When a person lives on less than $2 a day — as some 2.7 billion people around the world do — there isn’t room for a product like a solar lantern or a water filter to fail.
It’s a challenge development agencies, nongovernmental organizations, and consumers themselves face every day: With so many products on the market, how do you choose the right one?
Now MIT researchers have released a report that could help answer that question through a new framework for technology evaluation. Their report — titled “Experimentation in Product Evaluation: The Case of Solar Lanterns in Uganda, Africa” — details the first experimental evaluations designed and implemented by the Comprehensive Initiative on Technology Evaluation (CITE), a U.S. Agency for International Development (USAID)-supported program led by a multidisciplinary team of faculty, staff, and students.
Building an evaluation framework
CITE’s framework is based on the idea that evaluating a product from a technical perspective alone is not enough, according to CITE Director Bishwapriya Sanyal, the Ford International Professor in MIT’s Department of Urban Studies and Planning
“There are many products designed to improve the lives of poor people, but there are few in-depth evaluations of which ones work, and why,” Sanyal says. “CITE not only looks at suitability — how well does a product work? — but also at scalability — how well does it scale? — and sustainability — does a product have sticking power, given social, economic, and environmental context?”
CITE seeks to integrate each of these criteria — suitability, scalability, and sustainability — to develop a deep understanding of what makes products successful in emerging economies. The program’s evaluations and framework are intended to better inform the development community’s purchasing decisions.
“CITE’s work is incredibly energizing for the development community,” said Ticora V. Jones, director of the USAID Higher Education Solutions Network. “These evaluations won’t live on a shelf. The results are actionable. It’s an approach that could fundamentally transform the way we choose, source, and even design technologies for development work."
Evaluating solar lanterns in Uganda
In summer 2013, a team of MIT faculty and students set off for western Uganda to conduct CITE’s evaluation of solar lanterns. Researchers conducted hundreds of surveys with consumers, suppliers, manufacturers, and nonprofits to evaluate 11 locally available solar lantern models.
To assess each product’s suitability, researchers computed a ratings score from 0 to 100 based on how the product’s attributes and features fared. “Attributes” included characteristics inherent to solar lanterns, such as brightness, run time, and time to charge. “Features” included less-central characteristics, such as a lantern’s ability to charge a cellphone.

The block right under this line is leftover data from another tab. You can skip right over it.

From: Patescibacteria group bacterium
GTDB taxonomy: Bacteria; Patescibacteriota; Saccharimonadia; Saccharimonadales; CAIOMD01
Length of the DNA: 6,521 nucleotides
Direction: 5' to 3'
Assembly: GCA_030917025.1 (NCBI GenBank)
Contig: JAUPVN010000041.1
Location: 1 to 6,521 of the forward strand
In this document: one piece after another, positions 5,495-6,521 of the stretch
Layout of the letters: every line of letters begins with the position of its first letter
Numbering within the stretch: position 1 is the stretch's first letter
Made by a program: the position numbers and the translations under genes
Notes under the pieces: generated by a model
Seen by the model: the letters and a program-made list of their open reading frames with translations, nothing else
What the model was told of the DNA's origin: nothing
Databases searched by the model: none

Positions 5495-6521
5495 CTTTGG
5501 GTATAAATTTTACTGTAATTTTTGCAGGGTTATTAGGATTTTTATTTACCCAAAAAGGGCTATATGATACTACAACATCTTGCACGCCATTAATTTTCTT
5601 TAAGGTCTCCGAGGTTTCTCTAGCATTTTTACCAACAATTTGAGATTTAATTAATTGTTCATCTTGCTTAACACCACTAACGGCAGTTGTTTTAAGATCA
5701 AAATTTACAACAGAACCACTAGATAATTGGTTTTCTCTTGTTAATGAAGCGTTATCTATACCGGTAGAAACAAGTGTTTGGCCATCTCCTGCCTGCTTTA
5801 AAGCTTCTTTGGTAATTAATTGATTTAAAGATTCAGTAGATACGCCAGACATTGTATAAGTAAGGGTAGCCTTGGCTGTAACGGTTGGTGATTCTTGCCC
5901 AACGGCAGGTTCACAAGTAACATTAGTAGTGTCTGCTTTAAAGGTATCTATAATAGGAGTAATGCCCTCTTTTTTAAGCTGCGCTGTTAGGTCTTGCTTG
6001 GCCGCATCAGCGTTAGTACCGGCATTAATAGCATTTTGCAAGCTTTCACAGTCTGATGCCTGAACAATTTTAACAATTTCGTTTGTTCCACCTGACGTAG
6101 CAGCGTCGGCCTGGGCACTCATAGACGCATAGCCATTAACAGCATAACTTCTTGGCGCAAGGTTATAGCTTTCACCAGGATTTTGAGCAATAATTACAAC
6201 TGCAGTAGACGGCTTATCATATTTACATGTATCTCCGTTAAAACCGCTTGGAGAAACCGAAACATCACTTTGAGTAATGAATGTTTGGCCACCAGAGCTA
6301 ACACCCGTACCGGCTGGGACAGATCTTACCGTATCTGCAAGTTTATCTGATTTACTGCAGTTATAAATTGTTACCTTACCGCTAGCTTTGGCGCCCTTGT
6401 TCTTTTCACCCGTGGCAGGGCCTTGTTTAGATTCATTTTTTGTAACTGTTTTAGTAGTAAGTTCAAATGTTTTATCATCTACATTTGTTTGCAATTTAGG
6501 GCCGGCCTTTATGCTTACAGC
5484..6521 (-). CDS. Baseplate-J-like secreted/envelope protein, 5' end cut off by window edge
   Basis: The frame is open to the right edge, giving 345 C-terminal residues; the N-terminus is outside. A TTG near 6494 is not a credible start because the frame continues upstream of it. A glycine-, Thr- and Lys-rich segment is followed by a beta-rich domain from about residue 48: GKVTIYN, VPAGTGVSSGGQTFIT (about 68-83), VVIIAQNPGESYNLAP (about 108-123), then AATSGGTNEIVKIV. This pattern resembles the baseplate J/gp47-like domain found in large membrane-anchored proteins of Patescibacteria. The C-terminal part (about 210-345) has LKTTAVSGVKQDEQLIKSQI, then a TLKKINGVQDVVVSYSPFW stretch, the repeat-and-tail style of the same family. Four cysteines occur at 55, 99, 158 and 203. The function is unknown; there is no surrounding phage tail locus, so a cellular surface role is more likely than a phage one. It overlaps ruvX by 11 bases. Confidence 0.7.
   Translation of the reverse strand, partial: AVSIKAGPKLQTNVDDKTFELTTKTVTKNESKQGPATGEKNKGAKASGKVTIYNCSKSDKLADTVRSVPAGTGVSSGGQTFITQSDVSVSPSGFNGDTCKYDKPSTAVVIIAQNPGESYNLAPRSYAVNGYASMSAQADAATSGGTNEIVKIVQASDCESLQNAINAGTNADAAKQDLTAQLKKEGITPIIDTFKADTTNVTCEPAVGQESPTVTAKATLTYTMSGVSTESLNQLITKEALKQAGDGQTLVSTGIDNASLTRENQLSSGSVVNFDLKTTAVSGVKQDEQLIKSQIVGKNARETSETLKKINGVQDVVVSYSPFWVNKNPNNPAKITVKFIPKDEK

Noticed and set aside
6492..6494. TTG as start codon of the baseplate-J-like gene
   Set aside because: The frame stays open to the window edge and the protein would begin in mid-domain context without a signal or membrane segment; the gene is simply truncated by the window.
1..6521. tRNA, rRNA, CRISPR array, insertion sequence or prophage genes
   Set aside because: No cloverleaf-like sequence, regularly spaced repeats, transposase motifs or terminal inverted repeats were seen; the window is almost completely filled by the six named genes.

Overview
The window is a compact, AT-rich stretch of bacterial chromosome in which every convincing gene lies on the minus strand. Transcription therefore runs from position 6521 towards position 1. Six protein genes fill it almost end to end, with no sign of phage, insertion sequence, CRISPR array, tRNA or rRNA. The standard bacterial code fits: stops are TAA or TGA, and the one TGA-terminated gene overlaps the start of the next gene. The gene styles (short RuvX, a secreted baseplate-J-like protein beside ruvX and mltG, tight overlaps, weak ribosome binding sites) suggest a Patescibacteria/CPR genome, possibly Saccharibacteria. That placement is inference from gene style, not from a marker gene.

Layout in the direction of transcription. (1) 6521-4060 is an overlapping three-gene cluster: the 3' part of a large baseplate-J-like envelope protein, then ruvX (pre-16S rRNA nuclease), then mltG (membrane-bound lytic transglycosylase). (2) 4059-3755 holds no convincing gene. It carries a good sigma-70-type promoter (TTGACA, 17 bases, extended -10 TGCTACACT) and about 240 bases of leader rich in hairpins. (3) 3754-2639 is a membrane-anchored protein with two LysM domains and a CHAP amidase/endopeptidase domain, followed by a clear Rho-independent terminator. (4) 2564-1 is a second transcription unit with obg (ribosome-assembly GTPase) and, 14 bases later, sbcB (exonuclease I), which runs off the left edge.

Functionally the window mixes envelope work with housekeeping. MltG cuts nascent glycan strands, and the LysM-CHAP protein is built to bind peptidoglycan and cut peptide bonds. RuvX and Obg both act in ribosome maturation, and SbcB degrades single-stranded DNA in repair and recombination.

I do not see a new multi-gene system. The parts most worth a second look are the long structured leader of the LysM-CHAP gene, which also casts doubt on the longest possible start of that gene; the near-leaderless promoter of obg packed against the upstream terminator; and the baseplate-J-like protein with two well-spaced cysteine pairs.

The importance of cellphone charging was a surprising and noteworthy finding, Sanyal says.
“One of the things that stuck with me was that [consumers] were most concerned with whether or not the solar lantern charged their cellphone. It was a feature we never expected would be so important,” Sanyal says. “For some, having connections may be more valuable than having light.”
Learning from partnerships
CITE worked with USAID to select solar lanterns as the product family for its first evaluation. Sanyal says evaluating solar lanterns allowed CITE to learn from USAID’s existing partnership with Solar Sister, a social enterprise that distributes solar lanterns in Uganda, a country where few people have access to light after dark.
CITE researchers also worked closely with Jeffrey Asher, a former technical director at Consumer Reports, to learn from an existing product-evaluation model.
Evaluating products in a laboratory at MIT or Consumer Reports is much different than evaluating them in rural Uganda, but both are important, says Asher, who is a co-author of the CITE report.
“Consumer Reports’ greatest challenge has been evaluating products that are currently in the U.S. marketplace,” Asher says. “CITE has found that, in developing countries, we have to be even more nimble to keep up with an ever-changing market.”
Putting CITE’s results to work
Over the next two years, CITE will hone its approach, using experimental evaluations of technologies like water filters, post-harvest storage solutions, and malaria rapid-diagnostic tests to design a replicable approach that development professionals can use in their day-to-day work, Sanyal says.
“We’re aiming to make our evaluation process leaner, less expensive, and more nimble, while maintaining rigor. That’s our challenge, looking forward,” Sanyal says.
David Nicholson, director of the environment, energy, and climate change technical support unit at the international development organization Mercy Corps, says evaluation tools like CITE’s can be invaluable in making procurement decisions, especially when organizations are working with finite resources.
“Development agencies like Mercy Corps are increasingly looking to the commercial sector for solutions to long-term development challenges,” says Nicholson, who did not participate in the CITE research. “Evaluations like this can help program managers make informed decisions on which commercial products are most suitable for the program goals and the target communities.”
CITE’s research is funded by the USAID U.S. Global Development Lab. CITE is led by MIT’s Department of Urban Studies and Planning and supported by MIT’s D-Lab, Public Service Center, Sociotechnical Systems Research Center, and Center for Transportation and Logistics.
In addition to Sanyal and Asher, co-authors on the CITE report include Daniel Frey, Derek Brine, Jennifer Green, Jonars Spielberg, Stephen Graves, Olivier de Weck, and Jarrod Goentzel.